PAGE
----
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Home > Blog: Resumes > 5 Steps to Writing a Resume That Can SCORE an Interview

5 Steps to Writing a Resume That Can SCORE an Interview

Is it time for you to write or update your resume, but you're not sure how or where to begin?

Try this simple five-step method for putting together and writing a resume that can make the difference between landing an interview and landing your job hopes in the wastebasket.

The SCORE checklist — Search, Customize, Organize, Research and Edit — requires some self-assessment and self-discipline, but can garner great resume results for those who use it.

  • S – Search: Search yourself about the kind of job you want and where you'd like to go in your career. You can't land the job you want until you have a strong command of who you are, what you're seeking, and what makes you happy in the workplace. If your head isn't ready for the right job search, nothing else matters.

    You'll set yourself up for disappointment if you take a job that doesn't match your personal and career goals. Create your own personal mission statement, and, as part of it, write down the top qualities you believe will help you nail down the job of your dreams.
  • C – Customize: Customize the resume so that you're aiming it at the person who will do the hiring for the position. Emphasize the skills and background you have and how they fit into the job description.

    Use actual words and phrases found in the job description itself to word your Professional Summary (or Summary of Qualifications), accomplishments, and level of experience.

    In the likely event your resume has to pass through an electronic scanner, you can boost your chances of it reaching the hiring manager by using as many matching keywords and phrases as possible.
  • O – Organize: Organize your resume so it presents a succinct picture of your skills, background, and professional accomplishments.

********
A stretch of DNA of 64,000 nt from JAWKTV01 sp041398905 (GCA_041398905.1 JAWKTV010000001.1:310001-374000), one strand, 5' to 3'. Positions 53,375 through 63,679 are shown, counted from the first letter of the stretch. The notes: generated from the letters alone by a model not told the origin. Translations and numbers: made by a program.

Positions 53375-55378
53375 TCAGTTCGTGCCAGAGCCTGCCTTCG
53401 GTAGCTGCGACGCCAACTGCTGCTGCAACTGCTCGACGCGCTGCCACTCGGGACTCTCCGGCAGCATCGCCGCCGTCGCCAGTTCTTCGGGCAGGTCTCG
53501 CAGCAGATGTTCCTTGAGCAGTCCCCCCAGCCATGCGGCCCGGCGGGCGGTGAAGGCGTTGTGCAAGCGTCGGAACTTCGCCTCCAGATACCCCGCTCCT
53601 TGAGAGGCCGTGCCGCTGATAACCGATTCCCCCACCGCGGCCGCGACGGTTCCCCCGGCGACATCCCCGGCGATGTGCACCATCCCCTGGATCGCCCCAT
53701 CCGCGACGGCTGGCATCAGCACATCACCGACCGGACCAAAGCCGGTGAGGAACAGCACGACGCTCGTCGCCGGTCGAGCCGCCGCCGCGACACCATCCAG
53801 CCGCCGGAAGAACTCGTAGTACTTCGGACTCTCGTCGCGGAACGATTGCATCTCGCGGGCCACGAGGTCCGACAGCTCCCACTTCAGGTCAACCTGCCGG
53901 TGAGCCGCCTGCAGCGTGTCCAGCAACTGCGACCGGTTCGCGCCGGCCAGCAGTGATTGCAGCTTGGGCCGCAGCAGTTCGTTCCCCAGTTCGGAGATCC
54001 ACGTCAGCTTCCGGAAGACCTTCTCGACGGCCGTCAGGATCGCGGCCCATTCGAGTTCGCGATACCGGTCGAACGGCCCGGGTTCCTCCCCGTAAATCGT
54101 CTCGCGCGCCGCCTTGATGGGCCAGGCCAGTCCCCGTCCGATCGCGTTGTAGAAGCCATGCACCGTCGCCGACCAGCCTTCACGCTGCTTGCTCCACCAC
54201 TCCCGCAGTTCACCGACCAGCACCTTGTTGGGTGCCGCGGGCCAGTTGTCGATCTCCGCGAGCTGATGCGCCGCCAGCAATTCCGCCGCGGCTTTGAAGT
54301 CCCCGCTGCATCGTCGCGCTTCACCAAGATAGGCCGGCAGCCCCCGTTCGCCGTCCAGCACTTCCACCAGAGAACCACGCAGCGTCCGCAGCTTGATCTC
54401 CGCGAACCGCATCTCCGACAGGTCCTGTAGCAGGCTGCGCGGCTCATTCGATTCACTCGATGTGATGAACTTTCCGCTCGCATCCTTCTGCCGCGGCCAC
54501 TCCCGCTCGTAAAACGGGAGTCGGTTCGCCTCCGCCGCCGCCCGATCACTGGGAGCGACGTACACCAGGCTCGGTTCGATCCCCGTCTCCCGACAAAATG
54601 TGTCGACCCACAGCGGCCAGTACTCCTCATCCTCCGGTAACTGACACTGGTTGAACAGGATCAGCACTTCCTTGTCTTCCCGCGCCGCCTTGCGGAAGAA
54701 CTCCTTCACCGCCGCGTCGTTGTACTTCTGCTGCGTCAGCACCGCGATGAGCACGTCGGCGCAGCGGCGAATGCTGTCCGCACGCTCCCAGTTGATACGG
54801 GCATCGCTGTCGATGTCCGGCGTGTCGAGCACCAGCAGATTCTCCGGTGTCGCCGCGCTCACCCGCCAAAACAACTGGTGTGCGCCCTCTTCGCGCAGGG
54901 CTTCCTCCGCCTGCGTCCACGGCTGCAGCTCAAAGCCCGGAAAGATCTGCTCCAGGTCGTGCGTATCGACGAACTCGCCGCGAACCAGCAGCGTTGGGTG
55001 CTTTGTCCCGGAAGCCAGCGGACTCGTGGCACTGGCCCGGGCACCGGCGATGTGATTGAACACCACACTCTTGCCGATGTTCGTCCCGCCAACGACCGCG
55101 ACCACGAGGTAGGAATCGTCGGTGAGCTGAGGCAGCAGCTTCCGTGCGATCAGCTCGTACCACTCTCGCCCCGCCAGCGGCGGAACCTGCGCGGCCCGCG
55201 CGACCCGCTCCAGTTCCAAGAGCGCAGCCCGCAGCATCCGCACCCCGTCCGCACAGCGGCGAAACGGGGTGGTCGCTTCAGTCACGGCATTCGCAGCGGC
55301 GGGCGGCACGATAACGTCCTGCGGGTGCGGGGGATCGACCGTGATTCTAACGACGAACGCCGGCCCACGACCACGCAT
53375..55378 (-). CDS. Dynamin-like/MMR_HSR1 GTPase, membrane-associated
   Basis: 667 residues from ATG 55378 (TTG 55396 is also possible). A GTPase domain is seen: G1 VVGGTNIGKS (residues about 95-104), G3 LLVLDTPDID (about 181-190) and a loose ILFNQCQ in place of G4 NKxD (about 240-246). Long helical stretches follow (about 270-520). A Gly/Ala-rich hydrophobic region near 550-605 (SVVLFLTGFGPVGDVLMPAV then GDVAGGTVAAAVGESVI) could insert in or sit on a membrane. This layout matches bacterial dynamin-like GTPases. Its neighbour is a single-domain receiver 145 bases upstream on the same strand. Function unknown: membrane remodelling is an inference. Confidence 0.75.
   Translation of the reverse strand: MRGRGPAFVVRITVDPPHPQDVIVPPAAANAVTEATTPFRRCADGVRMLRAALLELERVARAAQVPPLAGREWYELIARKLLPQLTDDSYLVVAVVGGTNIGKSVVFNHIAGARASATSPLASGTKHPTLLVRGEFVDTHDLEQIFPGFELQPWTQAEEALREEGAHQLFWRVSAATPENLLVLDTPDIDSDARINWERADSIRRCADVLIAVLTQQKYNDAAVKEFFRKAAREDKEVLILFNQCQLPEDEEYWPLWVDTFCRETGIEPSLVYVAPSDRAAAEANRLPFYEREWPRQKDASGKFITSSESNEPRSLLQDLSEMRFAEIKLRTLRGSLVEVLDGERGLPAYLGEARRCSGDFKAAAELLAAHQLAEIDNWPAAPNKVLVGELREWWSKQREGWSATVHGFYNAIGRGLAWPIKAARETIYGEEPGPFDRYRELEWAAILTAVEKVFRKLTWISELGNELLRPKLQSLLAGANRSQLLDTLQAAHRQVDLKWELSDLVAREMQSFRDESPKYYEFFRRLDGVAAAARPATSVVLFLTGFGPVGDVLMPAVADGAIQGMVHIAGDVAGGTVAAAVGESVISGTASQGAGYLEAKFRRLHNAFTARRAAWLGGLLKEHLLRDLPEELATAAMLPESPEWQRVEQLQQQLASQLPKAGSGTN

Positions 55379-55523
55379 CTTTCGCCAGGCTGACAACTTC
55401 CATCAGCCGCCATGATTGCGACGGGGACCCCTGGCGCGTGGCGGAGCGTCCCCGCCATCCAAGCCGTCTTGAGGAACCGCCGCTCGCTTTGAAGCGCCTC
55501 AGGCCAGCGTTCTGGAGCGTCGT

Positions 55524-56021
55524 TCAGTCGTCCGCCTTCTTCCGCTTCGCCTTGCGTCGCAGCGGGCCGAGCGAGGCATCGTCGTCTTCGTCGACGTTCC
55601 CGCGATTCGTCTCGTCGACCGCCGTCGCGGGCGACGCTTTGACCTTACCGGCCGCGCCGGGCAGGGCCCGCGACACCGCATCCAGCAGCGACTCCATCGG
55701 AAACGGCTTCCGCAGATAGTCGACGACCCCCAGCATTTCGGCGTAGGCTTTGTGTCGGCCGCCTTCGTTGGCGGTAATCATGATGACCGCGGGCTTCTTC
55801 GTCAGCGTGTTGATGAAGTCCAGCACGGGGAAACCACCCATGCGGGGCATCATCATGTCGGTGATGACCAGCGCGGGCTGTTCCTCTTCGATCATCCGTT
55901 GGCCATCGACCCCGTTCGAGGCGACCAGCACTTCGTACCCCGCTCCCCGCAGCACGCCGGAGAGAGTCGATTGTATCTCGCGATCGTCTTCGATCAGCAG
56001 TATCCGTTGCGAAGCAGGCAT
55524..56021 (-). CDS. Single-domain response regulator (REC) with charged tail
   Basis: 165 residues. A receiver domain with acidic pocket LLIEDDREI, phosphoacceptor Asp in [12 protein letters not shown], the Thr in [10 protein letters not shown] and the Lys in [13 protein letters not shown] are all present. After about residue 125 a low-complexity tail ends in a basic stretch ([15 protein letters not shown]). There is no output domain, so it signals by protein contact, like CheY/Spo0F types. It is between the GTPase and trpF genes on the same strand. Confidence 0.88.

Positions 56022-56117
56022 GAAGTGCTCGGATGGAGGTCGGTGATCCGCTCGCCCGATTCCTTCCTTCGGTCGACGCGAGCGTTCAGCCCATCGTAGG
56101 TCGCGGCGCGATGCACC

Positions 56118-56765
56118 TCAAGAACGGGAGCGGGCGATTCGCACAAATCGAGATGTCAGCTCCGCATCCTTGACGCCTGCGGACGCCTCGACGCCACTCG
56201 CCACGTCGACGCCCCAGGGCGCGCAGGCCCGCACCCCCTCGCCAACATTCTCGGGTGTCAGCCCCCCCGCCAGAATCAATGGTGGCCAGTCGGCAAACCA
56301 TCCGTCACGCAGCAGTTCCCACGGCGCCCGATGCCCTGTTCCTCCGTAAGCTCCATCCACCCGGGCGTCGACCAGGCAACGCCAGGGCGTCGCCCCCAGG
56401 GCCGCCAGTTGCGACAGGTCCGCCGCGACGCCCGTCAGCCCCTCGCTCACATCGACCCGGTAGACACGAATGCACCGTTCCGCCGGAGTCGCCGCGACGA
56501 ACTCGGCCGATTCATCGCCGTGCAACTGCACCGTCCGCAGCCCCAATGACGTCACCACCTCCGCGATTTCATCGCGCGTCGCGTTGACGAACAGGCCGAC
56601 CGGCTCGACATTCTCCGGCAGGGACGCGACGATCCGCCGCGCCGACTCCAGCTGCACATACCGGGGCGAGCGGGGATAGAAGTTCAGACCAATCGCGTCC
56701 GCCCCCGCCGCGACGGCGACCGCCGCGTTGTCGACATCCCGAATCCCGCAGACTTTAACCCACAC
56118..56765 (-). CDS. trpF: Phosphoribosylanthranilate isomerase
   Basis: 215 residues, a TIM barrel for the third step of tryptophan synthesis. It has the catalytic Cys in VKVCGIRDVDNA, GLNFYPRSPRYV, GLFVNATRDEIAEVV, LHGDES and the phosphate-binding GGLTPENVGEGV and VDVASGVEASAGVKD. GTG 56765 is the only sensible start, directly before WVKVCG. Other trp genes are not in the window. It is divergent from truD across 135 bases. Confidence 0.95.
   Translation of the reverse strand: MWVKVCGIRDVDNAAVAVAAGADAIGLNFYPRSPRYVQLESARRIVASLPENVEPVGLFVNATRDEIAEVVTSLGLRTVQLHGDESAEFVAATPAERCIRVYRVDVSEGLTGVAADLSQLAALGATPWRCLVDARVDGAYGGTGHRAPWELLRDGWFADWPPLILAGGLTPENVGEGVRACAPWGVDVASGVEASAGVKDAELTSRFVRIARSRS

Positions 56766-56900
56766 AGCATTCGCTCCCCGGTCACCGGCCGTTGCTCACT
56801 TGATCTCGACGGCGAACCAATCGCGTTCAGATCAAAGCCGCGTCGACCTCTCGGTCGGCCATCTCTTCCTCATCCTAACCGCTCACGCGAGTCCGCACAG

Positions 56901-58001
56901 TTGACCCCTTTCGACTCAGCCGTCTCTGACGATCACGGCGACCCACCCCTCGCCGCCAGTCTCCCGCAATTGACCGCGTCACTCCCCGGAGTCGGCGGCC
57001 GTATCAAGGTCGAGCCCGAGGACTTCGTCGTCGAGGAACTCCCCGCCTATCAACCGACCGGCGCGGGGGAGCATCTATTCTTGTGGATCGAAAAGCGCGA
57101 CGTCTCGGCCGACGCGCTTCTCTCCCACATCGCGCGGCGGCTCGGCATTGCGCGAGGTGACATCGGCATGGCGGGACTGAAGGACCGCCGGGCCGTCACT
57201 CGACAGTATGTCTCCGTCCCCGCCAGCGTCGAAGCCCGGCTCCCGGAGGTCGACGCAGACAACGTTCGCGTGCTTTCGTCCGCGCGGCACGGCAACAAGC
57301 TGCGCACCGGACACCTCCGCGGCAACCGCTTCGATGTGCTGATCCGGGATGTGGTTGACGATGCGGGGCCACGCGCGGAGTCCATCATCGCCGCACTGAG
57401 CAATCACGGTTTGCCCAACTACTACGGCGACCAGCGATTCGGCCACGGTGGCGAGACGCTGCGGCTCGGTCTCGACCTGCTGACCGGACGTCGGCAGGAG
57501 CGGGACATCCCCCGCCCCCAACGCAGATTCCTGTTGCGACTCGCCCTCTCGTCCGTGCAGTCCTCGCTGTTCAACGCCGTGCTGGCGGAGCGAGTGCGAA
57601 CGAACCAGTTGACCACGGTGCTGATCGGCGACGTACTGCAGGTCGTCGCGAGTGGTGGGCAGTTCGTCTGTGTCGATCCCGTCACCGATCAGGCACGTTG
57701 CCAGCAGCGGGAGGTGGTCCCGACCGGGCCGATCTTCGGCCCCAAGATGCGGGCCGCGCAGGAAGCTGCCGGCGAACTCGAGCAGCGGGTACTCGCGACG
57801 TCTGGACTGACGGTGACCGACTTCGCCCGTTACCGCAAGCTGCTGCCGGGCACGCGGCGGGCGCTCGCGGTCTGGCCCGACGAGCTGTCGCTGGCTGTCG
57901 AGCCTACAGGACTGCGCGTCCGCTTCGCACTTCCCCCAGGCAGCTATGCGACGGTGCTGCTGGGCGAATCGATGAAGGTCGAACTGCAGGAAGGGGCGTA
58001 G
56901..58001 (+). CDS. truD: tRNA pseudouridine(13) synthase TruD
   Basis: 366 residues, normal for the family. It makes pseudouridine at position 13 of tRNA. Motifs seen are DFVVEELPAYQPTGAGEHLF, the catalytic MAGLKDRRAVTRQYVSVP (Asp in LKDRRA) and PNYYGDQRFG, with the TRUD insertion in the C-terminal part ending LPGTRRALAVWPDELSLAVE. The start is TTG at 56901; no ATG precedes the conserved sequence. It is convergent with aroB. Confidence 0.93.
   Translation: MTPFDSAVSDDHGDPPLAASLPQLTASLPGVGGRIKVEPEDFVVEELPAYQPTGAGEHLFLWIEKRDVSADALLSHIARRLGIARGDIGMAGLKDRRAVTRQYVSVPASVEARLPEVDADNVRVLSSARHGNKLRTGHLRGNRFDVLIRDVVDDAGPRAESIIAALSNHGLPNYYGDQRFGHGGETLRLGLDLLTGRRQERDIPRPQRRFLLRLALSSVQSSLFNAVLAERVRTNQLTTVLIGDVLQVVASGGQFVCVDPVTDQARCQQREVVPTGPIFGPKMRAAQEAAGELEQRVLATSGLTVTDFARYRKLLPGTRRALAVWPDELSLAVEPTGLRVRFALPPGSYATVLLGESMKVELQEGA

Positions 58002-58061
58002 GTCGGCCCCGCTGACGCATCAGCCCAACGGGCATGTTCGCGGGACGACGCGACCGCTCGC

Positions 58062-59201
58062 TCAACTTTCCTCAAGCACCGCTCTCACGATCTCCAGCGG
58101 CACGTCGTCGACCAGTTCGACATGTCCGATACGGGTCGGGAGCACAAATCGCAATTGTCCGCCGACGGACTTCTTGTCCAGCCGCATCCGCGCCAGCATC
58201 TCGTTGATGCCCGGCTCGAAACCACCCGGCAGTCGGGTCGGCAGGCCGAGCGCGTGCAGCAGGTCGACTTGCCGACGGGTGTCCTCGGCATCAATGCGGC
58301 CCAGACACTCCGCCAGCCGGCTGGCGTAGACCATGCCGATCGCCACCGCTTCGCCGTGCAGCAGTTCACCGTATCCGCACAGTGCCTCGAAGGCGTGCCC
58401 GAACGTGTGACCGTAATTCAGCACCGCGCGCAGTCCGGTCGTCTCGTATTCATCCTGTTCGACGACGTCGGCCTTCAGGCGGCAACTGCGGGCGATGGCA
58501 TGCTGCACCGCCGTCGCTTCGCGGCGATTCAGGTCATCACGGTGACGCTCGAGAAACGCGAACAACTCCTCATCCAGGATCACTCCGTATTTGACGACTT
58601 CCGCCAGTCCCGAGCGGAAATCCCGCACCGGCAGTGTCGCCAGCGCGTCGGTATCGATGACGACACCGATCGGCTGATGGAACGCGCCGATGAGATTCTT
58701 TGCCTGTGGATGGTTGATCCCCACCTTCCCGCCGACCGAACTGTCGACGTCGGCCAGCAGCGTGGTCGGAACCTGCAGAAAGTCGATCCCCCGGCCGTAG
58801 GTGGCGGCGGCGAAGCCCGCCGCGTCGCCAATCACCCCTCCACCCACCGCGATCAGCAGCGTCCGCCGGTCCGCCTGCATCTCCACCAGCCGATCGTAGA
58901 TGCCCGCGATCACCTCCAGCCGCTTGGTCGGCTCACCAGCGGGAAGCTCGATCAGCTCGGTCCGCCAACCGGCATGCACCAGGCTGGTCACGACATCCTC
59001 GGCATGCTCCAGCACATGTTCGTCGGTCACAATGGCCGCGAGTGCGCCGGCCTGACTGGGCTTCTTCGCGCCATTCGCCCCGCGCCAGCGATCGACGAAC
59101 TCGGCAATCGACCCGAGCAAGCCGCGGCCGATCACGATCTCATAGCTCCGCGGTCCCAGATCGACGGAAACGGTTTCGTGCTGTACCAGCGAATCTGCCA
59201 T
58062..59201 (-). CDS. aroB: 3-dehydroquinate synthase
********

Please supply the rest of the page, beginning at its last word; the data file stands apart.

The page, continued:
* In your Objective and/or Summary, give the reader a brief glimpse (think back to your "mission statement") into who you are and what skills, background, and qualities you would bring to the job.

    * Then, in your Professional Experience section, emphasize the accomplishments and roles from your work history that expand on and support what you state in your Objective and Summary.

    Looks count, too! Make your resume easy to read, with a clean type font, and leave enough white space so it doesn't have that "jumbled" look a document can get if it's copy-heavy.

    Organize also refers to being organized with your job search activities. Keep track of what version of your resume you send to which company and to whom. When you get the call to interview at a company, you'll need to be aware of which position you're interviewing for and what version of your resume they will be looking at during the interview.
  • R – Research: Research the employer on the web and find out as much as you can. Then, combine that information, the data you have from the job description, and the background and experience you have to make a pitch in your cover letter as to how you can help the employer.

    Focus your resume and cover letter on what you can do for them. To paraphrase President John F. Kennedy: "State not what the employer can do for you; state what you can do for the employer."
  • E – Edit: To put it simply, there's no excuse for a misspelling, incorrect grammar, or even an out-of-place comma on the resume or cover letter.

    Perfection is often an elusive goal, but your resume and cover letter must be perfect. Have a trusted friend or relative read them before you send them.

If you need to update a resume or begin one from scratch, the SCORE method can help present you as a solution to an employer's critical problem: finding the right person to fill the right role at the right time.

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